We’re over a quarter of the way through the main European seasons, and there are a couple of huge names sitting in their respective relegation zones.
Ajax are probably the story of the season so far, bottom of the Eredivisie after eight games played with just five points. Those five points came in their opening three matches, with Ajax now on a run of five-straight defeats in the league, including losses to Feyenoord and PSV.
The most successful side in Eredivisie history, Ajax may have two games in hand on some of the teams above them, but they look to be in real trouble. There are problems on and off the pitch, with Ajax sacking Maurice Steijn and temporarily replacing him with Hedwiges Maduro, as well as getting rid of sporting director Sven Mislintat. In the stands, fans have been extremely vocal with their displeasure, even causing the game against Feyenoord to be abandoned and finished a few days later — ending in a 4-0 defeat at home for Ajax.
Ajax’s most recent result was that defeat to PSV, losing 5-2 away from home against one of their rivals, despite going ahead after 10 minutes and then leading 2-1 at half time.
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But it’s not just Ajax. Sitting bottom of the Ligue 1 table, without a win and just three points from their opening nine games, are Lyon. The French club are under new ownership with Jean-Michel Aulas having sold up last year, and the uncertainty off the pitch is seeping through to the players.
Two big names sitting at the bottom of their respective leagues with genuine fears they could go down. And there’s precedent for it. Below we’ve taken a look at some of the most shocking relegations in football this century — we’re not including Juventus’ relegation to Serie B in 2004/05, as that came as a punishment, rather than on-pitch struggles.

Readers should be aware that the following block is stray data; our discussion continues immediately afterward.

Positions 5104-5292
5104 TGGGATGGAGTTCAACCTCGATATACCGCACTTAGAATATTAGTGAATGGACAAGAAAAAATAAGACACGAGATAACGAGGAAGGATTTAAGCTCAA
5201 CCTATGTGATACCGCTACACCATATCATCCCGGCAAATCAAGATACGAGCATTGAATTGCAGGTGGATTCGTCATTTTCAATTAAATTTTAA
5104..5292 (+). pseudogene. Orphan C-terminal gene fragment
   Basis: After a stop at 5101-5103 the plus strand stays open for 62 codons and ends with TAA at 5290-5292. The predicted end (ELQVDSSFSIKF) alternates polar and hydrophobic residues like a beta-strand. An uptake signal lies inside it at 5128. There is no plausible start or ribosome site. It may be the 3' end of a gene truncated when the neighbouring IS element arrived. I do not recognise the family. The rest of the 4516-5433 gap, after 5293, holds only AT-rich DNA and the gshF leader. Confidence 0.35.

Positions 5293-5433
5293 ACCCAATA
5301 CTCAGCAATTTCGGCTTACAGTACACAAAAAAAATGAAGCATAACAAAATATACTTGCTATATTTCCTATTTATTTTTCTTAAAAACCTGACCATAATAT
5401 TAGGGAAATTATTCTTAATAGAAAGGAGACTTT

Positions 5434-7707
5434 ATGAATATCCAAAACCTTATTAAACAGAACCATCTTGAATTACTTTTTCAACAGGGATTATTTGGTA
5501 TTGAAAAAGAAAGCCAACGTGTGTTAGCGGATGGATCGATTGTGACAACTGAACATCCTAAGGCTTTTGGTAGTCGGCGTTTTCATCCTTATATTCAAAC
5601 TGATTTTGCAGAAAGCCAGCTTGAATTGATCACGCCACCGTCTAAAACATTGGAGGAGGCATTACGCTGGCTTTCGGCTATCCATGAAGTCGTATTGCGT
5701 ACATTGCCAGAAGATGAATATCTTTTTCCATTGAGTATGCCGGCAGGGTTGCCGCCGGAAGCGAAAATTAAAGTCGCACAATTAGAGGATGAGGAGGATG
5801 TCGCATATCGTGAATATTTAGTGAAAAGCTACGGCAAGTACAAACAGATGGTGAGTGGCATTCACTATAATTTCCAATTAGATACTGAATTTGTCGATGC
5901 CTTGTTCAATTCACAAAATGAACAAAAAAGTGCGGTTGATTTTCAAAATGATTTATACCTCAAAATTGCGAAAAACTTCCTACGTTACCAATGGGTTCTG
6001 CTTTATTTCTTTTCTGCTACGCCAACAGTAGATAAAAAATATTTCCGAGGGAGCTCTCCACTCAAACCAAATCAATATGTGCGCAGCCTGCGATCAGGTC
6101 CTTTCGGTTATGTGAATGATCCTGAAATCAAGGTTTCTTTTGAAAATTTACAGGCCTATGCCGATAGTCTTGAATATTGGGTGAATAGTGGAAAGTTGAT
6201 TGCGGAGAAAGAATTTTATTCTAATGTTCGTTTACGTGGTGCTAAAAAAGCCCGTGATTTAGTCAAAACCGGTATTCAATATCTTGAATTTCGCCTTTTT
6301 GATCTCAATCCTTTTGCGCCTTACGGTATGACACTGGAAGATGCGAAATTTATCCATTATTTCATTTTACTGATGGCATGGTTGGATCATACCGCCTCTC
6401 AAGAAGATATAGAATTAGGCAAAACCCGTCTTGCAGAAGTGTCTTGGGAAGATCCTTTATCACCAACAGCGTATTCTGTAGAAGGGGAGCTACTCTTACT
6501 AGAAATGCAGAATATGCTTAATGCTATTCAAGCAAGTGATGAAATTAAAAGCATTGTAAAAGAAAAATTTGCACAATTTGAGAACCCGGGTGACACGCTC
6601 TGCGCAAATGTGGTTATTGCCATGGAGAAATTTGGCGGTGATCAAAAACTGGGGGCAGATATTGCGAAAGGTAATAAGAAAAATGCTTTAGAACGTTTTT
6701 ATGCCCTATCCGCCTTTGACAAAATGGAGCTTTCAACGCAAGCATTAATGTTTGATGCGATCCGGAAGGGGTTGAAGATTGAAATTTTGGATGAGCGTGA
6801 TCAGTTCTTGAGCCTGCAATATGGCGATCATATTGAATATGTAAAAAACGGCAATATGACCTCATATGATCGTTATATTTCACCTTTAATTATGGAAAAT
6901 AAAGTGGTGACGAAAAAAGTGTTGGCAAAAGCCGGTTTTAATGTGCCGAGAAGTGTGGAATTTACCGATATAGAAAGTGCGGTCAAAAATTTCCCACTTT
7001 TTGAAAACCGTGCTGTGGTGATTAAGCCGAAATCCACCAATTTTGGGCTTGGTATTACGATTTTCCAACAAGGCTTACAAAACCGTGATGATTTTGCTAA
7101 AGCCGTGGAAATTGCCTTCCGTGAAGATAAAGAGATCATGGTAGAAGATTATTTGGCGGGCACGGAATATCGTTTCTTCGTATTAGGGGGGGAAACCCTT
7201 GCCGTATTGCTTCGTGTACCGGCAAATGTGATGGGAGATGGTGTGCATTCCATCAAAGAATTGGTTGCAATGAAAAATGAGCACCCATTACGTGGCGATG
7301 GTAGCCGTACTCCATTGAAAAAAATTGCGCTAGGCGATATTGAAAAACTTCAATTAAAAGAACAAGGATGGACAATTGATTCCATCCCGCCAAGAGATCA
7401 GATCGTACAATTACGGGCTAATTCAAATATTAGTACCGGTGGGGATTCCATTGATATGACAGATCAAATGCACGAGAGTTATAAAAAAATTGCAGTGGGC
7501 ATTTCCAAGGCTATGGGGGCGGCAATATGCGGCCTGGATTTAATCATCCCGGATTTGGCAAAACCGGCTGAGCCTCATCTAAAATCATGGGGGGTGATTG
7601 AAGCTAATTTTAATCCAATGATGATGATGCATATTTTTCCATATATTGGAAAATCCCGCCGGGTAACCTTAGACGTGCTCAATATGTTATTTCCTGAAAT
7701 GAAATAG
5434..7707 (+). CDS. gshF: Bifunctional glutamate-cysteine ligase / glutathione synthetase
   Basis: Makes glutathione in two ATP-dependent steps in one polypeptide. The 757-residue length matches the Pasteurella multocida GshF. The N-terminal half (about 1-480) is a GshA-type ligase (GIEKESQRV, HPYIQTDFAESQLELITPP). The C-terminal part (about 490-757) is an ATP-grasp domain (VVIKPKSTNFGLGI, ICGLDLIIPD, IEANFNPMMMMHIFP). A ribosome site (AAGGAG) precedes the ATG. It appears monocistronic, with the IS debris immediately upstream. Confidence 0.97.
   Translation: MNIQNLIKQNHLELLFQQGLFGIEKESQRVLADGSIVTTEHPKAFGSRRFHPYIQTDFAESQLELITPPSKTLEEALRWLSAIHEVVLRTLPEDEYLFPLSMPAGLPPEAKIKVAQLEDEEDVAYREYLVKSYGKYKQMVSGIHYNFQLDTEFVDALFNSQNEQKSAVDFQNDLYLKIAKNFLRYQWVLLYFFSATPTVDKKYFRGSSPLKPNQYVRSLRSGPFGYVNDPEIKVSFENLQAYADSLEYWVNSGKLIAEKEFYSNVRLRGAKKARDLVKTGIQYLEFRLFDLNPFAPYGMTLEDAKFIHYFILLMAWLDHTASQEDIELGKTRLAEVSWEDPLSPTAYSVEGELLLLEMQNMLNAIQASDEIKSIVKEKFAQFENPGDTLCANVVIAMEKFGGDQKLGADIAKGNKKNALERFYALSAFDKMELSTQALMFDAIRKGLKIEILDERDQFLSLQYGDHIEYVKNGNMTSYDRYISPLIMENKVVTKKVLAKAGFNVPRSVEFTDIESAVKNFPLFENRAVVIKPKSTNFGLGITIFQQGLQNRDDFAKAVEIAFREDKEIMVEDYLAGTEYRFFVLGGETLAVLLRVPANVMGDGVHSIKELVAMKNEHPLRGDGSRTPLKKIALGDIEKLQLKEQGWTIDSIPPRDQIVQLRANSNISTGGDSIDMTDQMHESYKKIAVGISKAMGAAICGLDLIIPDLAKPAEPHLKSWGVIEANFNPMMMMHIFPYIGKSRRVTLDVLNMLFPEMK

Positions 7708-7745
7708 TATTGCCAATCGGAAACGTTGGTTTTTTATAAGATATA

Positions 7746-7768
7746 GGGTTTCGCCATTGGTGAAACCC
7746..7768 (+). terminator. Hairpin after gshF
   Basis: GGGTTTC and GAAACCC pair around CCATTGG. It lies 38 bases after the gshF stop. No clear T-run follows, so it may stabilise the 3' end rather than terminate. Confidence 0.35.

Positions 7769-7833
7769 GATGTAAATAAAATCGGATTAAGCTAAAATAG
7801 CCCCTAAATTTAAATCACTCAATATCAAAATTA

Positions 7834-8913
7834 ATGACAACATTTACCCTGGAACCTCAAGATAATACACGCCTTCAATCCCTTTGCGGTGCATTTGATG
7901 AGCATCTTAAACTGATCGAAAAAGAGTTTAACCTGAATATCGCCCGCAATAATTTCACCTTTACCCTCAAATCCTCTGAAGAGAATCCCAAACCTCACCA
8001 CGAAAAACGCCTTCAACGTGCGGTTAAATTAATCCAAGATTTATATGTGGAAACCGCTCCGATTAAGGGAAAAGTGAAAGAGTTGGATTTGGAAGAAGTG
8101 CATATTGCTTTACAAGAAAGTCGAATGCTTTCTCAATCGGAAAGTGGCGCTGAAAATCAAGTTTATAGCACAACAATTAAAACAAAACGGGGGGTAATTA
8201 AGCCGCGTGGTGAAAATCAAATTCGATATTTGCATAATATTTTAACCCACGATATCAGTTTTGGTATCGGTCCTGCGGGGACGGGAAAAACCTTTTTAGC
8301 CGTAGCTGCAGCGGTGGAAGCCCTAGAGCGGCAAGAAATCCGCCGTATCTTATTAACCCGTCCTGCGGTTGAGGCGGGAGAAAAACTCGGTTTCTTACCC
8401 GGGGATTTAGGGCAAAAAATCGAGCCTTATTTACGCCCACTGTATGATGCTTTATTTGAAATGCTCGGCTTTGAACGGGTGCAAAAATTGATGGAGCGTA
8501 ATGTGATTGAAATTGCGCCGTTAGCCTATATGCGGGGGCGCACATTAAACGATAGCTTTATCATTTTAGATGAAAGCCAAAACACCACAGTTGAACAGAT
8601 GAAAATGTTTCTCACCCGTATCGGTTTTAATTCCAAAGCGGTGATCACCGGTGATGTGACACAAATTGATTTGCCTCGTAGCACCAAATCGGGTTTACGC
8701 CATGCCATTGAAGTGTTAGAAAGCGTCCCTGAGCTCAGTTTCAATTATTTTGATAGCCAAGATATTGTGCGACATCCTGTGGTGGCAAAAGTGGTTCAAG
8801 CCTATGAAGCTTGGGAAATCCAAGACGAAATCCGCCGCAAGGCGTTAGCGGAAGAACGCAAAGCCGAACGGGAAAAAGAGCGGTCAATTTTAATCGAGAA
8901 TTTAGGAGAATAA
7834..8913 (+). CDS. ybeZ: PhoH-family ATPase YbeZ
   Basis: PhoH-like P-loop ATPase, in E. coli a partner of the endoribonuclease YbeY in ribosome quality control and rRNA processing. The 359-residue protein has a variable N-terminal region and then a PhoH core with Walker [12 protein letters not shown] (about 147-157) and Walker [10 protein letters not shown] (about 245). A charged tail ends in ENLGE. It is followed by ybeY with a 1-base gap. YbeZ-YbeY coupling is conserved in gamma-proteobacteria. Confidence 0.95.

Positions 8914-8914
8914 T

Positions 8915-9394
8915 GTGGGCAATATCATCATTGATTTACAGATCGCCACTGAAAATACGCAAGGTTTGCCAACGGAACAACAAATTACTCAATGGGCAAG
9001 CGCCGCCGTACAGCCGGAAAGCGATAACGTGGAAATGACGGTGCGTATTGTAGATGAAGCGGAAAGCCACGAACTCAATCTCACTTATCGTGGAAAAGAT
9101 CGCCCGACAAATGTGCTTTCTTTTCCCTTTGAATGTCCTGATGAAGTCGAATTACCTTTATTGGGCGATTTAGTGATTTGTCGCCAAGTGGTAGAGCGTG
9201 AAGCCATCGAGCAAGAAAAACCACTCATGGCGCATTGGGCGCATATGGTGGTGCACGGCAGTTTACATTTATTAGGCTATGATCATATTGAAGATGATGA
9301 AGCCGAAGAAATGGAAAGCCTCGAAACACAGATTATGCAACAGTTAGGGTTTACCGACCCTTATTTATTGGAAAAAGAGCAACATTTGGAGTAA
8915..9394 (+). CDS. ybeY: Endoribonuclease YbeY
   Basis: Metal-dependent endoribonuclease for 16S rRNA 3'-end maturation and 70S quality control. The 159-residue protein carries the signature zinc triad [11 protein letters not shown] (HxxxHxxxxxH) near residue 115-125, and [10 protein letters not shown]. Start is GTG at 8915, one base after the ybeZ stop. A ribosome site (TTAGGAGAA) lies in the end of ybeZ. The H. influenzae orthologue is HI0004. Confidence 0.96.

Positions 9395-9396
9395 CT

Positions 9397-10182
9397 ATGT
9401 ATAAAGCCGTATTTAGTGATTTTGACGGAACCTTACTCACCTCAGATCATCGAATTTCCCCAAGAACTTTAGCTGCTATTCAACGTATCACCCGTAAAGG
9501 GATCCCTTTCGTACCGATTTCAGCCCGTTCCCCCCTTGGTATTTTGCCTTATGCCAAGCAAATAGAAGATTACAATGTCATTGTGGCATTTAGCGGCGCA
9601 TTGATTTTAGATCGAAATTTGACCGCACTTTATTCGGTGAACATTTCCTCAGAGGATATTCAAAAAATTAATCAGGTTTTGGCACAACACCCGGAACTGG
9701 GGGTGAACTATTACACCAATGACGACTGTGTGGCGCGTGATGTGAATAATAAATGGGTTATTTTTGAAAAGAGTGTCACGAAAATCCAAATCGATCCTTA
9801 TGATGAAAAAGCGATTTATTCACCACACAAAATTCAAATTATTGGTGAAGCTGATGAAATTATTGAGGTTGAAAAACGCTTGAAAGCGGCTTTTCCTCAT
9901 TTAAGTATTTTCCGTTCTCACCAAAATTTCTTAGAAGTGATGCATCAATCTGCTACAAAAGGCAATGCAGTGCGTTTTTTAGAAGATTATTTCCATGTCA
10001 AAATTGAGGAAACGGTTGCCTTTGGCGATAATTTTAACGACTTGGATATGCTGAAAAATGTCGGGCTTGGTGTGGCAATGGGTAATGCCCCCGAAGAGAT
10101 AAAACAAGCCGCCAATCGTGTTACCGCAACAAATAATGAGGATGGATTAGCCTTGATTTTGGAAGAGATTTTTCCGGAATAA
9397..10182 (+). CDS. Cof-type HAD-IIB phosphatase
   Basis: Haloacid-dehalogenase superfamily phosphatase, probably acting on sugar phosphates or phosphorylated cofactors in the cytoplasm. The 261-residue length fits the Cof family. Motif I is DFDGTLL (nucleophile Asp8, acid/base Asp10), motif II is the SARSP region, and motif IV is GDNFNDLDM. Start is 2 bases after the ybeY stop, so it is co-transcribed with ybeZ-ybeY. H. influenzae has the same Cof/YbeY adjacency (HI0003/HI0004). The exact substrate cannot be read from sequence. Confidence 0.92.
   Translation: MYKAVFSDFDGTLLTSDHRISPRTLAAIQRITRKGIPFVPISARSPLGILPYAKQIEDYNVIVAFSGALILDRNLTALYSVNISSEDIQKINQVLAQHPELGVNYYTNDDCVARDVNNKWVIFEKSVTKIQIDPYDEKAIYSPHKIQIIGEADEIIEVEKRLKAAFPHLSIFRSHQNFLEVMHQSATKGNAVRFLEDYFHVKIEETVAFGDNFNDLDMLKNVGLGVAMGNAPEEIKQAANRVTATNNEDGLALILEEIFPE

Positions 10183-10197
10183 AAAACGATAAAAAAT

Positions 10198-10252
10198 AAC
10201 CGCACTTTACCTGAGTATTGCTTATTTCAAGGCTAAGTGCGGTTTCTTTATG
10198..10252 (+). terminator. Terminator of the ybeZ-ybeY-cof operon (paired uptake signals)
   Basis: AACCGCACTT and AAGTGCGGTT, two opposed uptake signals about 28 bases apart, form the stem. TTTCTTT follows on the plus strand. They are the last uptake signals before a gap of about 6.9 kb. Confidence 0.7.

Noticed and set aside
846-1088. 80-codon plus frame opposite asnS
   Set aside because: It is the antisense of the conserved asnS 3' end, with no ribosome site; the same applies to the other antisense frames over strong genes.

Have we missed any out? Let us know!
West Ham – 2002/03
For some this is the biggest relegation in Premier League history. Not so much due to the stature of West Ham in the Premier League, as they had finished seventh the season before, but more down to the quality of their squad.
The Hammers had the likes of David James, Michael Carrick, Joe Cole, Jermain Defoe, Paolo Di Canio, Frederic Kanoute, Trvor Sinclair and Tomas Repka in their squad. A team too good to go down. Except they weren’t. West Ham lost four of their opening five games and then went winless in 14 between October and January, given the Hammers a mountain to climb.
It proved to be a mountain too big, with West Ham going down despite collecting 42 points, the most a relegation side has had in Premier League history.
Villarreal – 2011/12
Villarreal went into the 2011/12 season a Champions League team, having finished fourth in La Liga the campaign prior. They had Marcos Senna, Mateo Mussachio, Nilmar, Diego Lopez, Giuseppe Rossi and Borja Valero among their squad, but were missing the likes of Santi Cazorla and Joan Capdevila who had been sold in the summer.
In the Champions League, Villarreal finished bottom of their group without a point against Bayern Munich, Napoli and Manchester City, and their form carried over in La Liga. Across the campaign, Villarreal lost 15 times with just nine wins — only basement club Racing Santander had fewer victories — and amassed 41 points. Another high total, Villarreal finished a point behind 17th-placed Granada thanks to an 88th minute goal from Atletico Madrid’s Falcao on the final day of the season.